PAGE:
The top drawer contained the usual assortment of pens, pencils and paperclips.
Virginiana, of North America is employed instead for pencils and cigar-boxes.
There are large slaughtering establishments, and factories for the refining of sugar and for the manufacture of tobacco goods, soap and perfumery, lead pencils, iron and steel, railway cars, chemicals, rubber goods, silk goods, dressed lumber, and malt liquors.
Graphite is used for the manufacture of pencils, dry lubricants, grate polish, paints, crucibles and for foundry facings.
The Cumberland graphite, which is especially suitable for pencils, contains about 12% of impurities.
The massive graphite is very easily machined and is widely used for electrodes, dynamo brushes, lead pencils and the like.
Copying-ink pencils should not be used, as water will wash away the writing.
Other articles of manufacture are leather, tobacco, porcelain, cement, spirits, lead pencils (Nuremberg), plate-glass, sugar, matches, aniline dyes, straw hats and baskets.
They are now chiefly valued for the hair, that of the European badger being used in the manufacture of the best shaving-brushes while the softer hair of the American species is employed for the same purpose, and also for painters' pencils, and the fur is used for articles of ladies' apparel and trimmings.
Berlin and Mainz are celebrated for the manufacture of furniture; Bavaria for toys; the Black Forest for clocks; Nuremberg for pencils; Berlin and Frankfort-on-Main for various perfumes; and Cologne for the famous eau-de-Cologne.
The mere size of the apparent field of view depends upon obtaining the oblique pencils of light emerging from it to cross the axis at the great possible angle, and to this end the presence of a field-lens is indispensable, which is separated from the eye-lens by a considerable interval.
The larges c opening of the pencils, which take part in the reproduction of 0, i.e.
The existence of an optical system, which reproduces absolutely a finite plane on another with pencils of finite aperture, is doubtful; but practical systems solve this problem with an accuracy which mostly suffices for the special purpose of each species of instrument.
Other important branches of industry are: - the manufacture of chemicals at Prague and Aussig; pencils at Budweis; musical instruments at Graslitz and SchOnbach; paper, leather, dyeing and calicoprinting.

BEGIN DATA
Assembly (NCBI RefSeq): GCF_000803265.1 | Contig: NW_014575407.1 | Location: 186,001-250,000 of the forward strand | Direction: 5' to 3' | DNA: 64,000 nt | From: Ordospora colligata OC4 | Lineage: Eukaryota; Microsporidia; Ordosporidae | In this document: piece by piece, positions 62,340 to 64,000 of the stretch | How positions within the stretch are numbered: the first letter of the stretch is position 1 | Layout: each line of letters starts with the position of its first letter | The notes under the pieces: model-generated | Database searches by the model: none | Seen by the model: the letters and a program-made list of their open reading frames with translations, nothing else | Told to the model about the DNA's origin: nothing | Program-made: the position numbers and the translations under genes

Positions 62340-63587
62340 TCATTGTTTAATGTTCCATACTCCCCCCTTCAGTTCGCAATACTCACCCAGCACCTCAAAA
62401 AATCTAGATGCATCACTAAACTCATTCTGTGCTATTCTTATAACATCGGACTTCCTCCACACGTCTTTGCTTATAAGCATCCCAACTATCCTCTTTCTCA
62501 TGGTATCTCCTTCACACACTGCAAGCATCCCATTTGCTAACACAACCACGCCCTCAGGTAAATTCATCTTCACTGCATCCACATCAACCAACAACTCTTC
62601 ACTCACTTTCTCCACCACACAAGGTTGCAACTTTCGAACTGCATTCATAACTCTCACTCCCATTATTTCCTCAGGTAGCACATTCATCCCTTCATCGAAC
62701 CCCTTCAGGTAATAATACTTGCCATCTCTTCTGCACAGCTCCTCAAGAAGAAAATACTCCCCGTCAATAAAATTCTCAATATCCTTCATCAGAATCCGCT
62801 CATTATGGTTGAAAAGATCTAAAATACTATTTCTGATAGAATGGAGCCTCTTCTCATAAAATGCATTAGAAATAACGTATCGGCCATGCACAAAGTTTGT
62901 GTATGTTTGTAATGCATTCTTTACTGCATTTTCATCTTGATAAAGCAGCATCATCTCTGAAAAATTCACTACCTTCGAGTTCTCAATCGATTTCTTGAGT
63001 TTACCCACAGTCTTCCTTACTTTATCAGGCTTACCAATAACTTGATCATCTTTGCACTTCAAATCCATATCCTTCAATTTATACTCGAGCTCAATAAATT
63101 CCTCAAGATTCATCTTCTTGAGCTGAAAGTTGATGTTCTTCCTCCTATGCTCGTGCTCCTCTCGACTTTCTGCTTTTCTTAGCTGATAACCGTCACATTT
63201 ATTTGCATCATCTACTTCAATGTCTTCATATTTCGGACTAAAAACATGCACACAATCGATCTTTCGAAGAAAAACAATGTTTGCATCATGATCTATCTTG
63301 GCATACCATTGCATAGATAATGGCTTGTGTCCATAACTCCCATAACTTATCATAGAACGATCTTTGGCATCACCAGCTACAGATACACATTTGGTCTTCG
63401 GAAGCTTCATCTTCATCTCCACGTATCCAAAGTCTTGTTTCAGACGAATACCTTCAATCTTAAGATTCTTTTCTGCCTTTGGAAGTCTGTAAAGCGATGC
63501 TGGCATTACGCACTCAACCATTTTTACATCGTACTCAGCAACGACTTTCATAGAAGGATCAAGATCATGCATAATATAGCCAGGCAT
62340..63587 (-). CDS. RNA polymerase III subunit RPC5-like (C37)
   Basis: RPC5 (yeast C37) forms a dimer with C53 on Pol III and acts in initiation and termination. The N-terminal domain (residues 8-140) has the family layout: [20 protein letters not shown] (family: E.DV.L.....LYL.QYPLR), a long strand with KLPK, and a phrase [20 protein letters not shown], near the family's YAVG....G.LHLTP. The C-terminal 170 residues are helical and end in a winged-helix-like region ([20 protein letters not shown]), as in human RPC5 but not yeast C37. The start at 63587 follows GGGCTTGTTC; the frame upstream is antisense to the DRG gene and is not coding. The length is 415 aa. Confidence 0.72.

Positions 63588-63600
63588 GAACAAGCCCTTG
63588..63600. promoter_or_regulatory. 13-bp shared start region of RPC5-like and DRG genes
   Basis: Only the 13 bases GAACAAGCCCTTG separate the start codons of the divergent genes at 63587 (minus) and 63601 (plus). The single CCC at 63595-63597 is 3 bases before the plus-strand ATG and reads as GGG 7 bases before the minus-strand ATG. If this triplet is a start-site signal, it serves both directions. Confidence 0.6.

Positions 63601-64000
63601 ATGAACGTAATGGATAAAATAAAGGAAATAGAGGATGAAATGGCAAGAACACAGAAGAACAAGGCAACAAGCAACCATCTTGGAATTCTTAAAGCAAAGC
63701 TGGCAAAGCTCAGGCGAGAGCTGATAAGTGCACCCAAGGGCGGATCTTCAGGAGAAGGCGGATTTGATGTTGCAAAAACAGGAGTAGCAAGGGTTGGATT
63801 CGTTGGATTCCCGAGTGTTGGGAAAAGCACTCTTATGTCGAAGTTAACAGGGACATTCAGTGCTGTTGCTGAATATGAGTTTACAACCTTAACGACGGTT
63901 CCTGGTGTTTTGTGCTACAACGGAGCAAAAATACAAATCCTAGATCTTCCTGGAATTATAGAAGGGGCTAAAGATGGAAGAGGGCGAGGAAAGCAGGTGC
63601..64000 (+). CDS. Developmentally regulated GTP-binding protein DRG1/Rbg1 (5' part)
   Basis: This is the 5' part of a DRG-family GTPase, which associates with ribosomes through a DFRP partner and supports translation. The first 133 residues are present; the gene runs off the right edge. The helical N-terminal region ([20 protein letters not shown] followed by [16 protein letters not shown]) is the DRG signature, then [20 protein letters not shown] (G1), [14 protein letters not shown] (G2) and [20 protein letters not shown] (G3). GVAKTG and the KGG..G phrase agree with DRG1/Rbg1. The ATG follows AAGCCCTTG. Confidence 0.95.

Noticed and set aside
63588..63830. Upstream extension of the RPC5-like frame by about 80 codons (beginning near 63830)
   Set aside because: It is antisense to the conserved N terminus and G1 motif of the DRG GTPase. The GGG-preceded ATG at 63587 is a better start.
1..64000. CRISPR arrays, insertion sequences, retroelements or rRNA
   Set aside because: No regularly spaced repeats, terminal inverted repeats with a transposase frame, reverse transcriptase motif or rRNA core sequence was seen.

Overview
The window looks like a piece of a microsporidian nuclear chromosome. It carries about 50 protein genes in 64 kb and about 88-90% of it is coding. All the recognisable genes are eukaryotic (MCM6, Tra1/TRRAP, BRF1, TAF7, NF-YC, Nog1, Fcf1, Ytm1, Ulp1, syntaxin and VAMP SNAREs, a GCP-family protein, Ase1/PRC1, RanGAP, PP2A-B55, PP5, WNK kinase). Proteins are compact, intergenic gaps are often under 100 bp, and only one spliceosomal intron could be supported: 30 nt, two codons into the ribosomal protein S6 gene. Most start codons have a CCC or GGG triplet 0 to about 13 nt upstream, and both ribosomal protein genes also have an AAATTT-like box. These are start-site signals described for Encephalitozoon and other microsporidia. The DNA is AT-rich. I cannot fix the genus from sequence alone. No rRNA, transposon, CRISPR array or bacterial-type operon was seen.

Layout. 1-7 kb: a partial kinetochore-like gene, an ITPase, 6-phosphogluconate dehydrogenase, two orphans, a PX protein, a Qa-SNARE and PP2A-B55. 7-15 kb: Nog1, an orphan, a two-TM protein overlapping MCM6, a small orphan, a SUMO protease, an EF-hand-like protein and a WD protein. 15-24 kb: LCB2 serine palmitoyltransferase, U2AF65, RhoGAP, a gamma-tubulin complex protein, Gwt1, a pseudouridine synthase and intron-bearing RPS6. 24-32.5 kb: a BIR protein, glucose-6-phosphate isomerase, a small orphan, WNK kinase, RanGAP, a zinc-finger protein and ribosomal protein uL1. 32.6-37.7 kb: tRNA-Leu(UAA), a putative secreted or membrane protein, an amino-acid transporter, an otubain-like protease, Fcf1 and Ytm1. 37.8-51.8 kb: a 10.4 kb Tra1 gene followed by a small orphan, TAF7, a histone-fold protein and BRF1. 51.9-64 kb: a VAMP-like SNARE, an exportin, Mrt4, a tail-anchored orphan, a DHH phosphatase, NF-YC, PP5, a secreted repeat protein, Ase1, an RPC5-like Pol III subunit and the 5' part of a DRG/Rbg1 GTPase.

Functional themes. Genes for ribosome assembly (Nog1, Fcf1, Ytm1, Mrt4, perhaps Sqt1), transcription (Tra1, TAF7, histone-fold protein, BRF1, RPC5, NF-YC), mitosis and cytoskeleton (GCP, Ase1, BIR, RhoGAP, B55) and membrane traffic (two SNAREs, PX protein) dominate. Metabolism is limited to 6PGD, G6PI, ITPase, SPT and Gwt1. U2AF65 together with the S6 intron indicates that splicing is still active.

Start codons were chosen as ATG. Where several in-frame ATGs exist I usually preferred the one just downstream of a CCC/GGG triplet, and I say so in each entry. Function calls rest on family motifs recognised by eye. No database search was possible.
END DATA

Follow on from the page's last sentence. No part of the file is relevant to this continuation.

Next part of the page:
Describing the forests of the Manyema country, west of Lake Tanganyika, David Livingstone wrote:" Into these [primeval forests] the sun, though vertical, 'cannot penetrate, excepting by sending down at mid-day thin pencils of rays into the gloom.
Furth is the seat of several important industries; particularly, the production of chromolithographs and picture-books, the manufacture of mirrors and mirror-frames, bronze and gold-leaf wares, pencils, toys, haberdashery, optical instruments, silver work, turnery, chicory, machinery, fancy boxes and cases, and an extensive trade is carried on in these goods as also in hops, metals, wool, groceries and coal.
In the Mediterranean region occur Cupressus sempervirens, Pinus Pinea (stone pine), species of juniper, Cedrus atlantica, C. Libani, Callitris quadrivalvis, Pinus montana, &c. Several conifers of economic importance are abundant on the Atlantic side of North America - Juniperus virginiana (red cedar, used in the manufacture of lead pencils, and extending as far south as Florida), Taxodium distichum (swamp cypress), Pinus rigida (pitch pine), P. mitis (yellow pine), P. taeda,P. palustris, &c. On the west side of the American continent conifers play a still more striking role; among them are Chamaecyparis nutkaensis, Picea sitchensis, Libocedrus decurrens, Pseudotsuga Douglasii (Douglas fir), Sequoia sempervirens, S.
A method of generating conics essentially the same as our modern method of homographic pencils was discussed by Jan de Witt in his Elementa linearum curvarum (1650); but he treated the curves by the Cartesian method, and not synthetically.
When the shortest distance obtained by the highest strain of accommodation is insufficient to recognize small objects, distinct vision is possible at even a shorter distance by placing a very small diaphragm between the eye and the object, the pencils of rays proceeding from the object-points, which otherwise are limited by the pupils of the eye, being thus restricted by the diaphragm.
The object is then projected with such acute pencils on the plane focused for, in this case on the plane on which the eye can just accommodate itself, that the circle of confusion arising there is still so small that it is below the limit of angular visual distinctness and on that account appears as a sharp point.
PP 1, which is formed by the lens, limits the aperture of the pencils of rays on the object-side; consequently it is the entrance pupil of the instrument.
In this case also the illumination must fall to zero by the vignetting of the pencils coming from objects at the margin of the field of view.
For lenses of short focus the diameter of the pupil is too large, and diaphragms must be employed which strongly diminish the aperture of the pencils, and so reduce the errors, but with a falling off of illumination.
Axial aberration is reduced by distributing the refraction between two lenses; and by placing the two lenses farther apart the errors of the pencils of rays proceeding from points lying outside the axis are reduced.